MATRIXSYNTH: An Oberheim Matrix-24 was Almost a Thing

Tuesday, March 12, 2019

An Oberheim Matrix-24 was Almost a Thing

Someone on the Analog Heaven email list noticed the Oberheim Matrix-12 and Xpander shared the same voice boards and that "the ribbon cable from the Processor Board to the Voice Board(s) has enough signals allocated and named to drive 4 Voice Boards. The two extra traces aren’t connected, and the firmware doesn’t support them, but it seems that somebody was thinking of a massive 24-voice Matrix.". The Xpander of course is essentially a six voice desktop version of the Matrix-12 with added CV. There was also a CV extension mod for the Matrix-12 that added the CV jacks on the left side panel. Someone else reached out to one of the developers of the Matrix-12, a gentleman named Marcus. The following is his reply:

"Yes, my original dream was to someday make a Matrix-24. When designing the Xpander we put a jumper on the voice board to allow up to four voice boards to be addressed independently, in anticipation of future models with more voices. In the Matrix-12 we used the first two addresses to create a 12 voice. The Matrix-12 main board was set up to address four voice boards, so that no hardware changes would have been required to make this work (other than the power supply would have needed to be beefed up). The intended UI was to have the voice select button (the one that has two LEDs labeled VOICE 1-6 and VOICE 7-12) toggle through four states to select between the four boards if we were going to make one without any changes to the front panel either (though other UI approaches would have been better).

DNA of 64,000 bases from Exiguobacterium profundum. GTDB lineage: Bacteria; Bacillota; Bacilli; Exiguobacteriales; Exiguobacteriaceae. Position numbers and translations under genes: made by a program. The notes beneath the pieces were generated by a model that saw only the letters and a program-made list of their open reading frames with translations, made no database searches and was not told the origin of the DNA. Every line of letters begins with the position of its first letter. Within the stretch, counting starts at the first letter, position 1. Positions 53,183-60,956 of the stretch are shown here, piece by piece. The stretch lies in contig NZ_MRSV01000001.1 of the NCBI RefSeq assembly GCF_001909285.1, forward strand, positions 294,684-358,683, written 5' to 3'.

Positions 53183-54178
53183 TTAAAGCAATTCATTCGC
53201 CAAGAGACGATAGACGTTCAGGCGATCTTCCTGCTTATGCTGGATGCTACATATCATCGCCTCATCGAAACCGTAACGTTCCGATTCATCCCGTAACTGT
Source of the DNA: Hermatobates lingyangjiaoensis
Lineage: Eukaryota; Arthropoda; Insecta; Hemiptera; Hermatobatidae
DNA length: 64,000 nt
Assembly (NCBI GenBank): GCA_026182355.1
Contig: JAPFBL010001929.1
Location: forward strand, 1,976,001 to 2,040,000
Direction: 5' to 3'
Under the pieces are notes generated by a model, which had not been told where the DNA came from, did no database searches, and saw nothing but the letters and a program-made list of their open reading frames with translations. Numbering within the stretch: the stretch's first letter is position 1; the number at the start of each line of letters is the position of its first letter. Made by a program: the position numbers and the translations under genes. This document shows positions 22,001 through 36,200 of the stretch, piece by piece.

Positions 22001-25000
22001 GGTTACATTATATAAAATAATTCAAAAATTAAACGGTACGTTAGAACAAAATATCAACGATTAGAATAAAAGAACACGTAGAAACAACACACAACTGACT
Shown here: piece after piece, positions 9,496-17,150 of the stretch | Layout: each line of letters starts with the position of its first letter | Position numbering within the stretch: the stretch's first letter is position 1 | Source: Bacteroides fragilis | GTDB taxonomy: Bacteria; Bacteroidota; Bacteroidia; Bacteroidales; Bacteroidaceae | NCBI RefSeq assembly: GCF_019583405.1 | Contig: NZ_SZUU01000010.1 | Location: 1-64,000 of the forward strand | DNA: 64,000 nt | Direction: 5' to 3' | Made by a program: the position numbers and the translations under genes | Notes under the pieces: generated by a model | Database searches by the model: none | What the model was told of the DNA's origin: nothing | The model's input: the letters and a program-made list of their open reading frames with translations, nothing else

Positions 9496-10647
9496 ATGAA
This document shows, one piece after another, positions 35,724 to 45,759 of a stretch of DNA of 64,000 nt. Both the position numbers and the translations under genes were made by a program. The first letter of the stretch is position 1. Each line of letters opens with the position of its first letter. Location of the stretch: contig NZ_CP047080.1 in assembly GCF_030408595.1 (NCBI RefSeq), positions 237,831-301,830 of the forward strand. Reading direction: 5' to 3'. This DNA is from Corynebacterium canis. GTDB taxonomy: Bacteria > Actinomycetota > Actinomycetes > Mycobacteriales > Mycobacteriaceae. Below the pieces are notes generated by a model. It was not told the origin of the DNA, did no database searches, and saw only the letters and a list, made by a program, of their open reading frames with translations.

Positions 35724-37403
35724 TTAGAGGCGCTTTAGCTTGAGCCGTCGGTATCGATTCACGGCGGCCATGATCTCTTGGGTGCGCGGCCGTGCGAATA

Although the hardware was ready to go, a lot of work would have been needed on the main processor firmware, since that’s where all the editing, patch memory, and voice assignment work lives. Never did get started on any of that, and never had the chance to even make a prototype. I left Oberheim in April of 1985, and no one else pursued it as far as I know.



  1. Kind of makes you feel all moist and slippery, doesn't it?

  2. Thanks for copying the reply here - as I read it on AH I thought "this is a bit of synth history [and potential future development] that needs to be remembered!"

  3. Marcus Ryle, perhaps?



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